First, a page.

IEEE PULSE presents

Alone With My Thoughts

State of the Art November/December 2021
Author: Art Johnson

They call them earworms, those songs and ditties that roll around in your head whenever there is nothing else going on. Even when you want to be alone, they are always there, whether one wants them or not. And they resist being forgotten. Some are simple little things, jingles that keep ringing in my ears all day and all night long. They can be triggered by some simple reminder, like catching a television or radio ad, hearing children singing familiar songs, or listening to a choir sing a catchy gospel melody. “It’s A Small World” is particularly deadly.

Show tunes like “Old Man River” or “How Do You Solve a Problem Like Maria?” sometimes get stuck in my head for days at a time. Some tunes revolving in my head are more sophisticated, but nonetheless just as persistent. The “Pilgrims’ Chorus” from the Wagner opera Tannhäuser, or the “Evening Prayer” piece from Humperdinck’s Hansel and Gretel opera come to mind if I am not careful. These tunes play for a much longer time, but cannot be removed or forgotten any easier than can the shorter ones.

It often takes very little for one of these insidious songs to commence playing in the juke box of my mind. But, once started, they repeat and repeat as if someone keeps inserting more quarters in the coin slot.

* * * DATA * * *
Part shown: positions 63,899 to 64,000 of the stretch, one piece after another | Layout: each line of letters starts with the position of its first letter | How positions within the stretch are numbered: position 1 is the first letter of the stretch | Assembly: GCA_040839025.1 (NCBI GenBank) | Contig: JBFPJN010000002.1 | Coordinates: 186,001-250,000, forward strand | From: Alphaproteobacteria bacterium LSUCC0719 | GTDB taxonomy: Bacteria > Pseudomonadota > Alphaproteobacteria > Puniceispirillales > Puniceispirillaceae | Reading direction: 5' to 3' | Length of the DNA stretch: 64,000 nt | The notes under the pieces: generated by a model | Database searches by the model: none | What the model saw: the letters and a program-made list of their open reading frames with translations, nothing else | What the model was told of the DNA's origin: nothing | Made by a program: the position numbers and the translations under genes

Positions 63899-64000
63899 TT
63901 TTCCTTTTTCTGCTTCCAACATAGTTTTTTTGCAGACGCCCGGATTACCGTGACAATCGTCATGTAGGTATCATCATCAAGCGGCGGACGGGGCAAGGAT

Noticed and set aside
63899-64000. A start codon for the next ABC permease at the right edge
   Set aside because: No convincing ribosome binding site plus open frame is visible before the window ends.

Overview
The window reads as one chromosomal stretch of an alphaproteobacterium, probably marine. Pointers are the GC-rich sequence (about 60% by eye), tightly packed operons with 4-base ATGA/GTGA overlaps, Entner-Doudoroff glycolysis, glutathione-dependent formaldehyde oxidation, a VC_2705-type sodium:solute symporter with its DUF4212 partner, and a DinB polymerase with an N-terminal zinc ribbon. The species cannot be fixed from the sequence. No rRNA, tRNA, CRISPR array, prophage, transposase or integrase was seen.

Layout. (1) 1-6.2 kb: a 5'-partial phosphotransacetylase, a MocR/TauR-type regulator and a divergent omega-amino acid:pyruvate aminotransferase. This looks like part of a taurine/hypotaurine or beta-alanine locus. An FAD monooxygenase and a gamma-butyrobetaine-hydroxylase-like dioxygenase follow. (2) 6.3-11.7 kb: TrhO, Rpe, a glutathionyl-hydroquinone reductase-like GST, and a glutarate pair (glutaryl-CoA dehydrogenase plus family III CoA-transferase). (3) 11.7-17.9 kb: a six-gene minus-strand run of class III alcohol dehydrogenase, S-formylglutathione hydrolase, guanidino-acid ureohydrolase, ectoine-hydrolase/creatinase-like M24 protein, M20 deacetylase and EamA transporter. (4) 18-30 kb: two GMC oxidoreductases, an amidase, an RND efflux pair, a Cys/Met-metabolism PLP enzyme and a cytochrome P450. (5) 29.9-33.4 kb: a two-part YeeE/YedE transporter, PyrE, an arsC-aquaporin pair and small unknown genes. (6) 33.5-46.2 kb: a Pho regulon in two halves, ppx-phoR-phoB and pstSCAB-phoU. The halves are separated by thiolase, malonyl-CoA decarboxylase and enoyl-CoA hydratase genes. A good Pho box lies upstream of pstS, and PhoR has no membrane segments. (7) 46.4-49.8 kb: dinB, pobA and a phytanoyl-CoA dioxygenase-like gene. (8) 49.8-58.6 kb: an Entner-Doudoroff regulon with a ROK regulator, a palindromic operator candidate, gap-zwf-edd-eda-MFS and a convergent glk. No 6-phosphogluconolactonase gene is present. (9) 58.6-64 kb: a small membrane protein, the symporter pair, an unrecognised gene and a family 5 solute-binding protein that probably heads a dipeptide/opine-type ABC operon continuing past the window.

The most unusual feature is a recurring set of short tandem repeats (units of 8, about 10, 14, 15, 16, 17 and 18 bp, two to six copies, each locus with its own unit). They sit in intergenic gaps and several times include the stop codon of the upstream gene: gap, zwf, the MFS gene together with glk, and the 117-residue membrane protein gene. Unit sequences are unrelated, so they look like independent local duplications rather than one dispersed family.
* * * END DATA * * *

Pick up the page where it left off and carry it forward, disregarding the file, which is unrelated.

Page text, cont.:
Often the unconscious concert continues through the night. Partially waking from my r.e.m. sleep, I am often made aware of the song playing over and over, keeping me from turning over and going back to sleep. This is disconcerting when one is trying to get a good night’s rest.

It takes a very special effort to remove these devilish ditties from my head. I must try to stop them by consciously turning my attention away from what is currently playing to some other just as insistent deliberation. Sometimes, heaven forbid, the only tactic that works to remove the current jingle is to replace it with another that hasn’t been heard for a time. That’s like taking one poison to counteract another. If the first doesn’t kill you, the second one might.

They say that music and mathematics are related in one’s psychic makeup. Unfortunately, I think this is true, because another trait that I have found relating to my earworms is the unwanted tendency to count repetitive sounds that I hear. The ringing of church bells or clock chimes usually triggers the need for me to start counting them as soon as I have become aware of their repetitiveness. One–two–three–four … I will count the peels in the back of my mind whether I want to or not. I can usually be thinking or doing something else at the same time as this counting obsession continues, so it is not so distracting that I cannot function while it is occurring. But, it is somewhat bothersome nonetheless, because, just like listening to tunes play again and again in my mind, it cannot be easily turned off.

What all this means is that my mind has several different dimensions going simultaneously, like layers of skin on an onion. One ply can be peeled off after another, but there is something more underneath. So, when I am by myself, I really am not completely alone. I have an orchestra and a counting clerk to keep me company.

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